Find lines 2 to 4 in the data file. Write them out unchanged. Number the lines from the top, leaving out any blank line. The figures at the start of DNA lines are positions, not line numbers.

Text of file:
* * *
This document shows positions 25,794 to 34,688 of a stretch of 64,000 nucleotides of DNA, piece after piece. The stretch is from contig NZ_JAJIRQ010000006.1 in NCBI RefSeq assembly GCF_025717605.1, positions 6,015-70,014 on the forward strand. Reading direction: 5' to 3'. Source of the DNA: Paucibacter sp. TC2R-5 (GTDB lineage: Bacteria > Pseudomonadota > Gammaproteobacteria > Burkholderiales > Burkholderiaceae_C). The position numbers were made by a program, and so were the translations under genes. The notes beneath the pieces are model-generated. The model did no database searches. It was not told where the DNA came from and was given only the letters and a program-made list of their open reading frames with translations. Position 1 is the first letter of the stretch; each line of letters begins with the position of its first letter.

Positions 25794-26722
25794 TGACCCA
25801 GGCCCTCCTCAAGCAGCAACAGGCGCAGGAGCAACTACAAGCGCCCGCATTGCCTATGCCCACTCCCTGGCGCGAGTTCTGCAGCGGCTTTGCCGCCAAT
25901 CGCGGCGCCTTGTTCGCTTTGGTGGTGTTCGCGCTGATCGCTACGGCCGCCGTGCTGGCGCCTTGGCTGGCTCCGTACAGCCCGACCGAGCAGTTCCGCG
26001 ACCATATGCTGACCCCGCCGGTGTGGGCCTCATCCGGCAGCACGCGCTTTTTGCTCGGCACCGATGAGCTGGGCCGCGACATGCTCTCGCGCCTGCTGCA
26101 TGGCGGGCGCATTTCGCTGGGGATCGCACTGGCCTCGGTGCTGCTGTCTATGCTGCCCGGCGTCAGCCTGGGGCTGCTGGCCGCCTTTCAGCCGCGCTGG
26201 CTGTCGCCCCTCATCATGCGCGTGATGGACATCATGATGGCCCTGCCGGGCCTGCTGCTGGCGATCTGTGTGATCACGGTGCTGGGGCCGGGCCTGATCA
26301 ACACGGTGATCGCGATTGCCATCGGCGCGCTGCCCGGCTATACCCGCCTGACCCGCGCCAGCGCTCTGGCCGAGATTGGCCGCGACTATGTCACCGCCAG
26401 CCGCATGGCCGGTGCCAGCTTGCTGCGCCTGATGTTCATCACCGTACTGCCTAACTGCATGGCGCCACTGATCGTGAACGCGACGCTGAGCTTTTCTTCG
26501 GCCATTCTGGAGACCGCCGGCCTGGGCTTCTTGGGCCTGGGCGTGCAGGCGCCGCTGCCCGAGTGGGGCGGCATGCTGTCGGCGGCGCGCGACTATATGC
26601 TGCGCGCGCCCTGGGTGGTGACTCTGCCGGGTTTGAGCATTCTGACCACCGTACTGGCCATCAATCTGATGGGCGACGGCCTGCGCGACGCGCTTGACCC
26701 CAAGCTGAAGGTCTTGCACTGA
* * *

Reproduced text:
Positions 25794-26722
25794 TGACCCA
25801 GGCCCTCCTCAAGCAGCAACAGGCGCAGGAGCAACTACAAGCGCCCGCATTGCCTATGCCCACTCCCTGGCGCGAGTTCTGCAGCGGCTTTGCCGCCAAT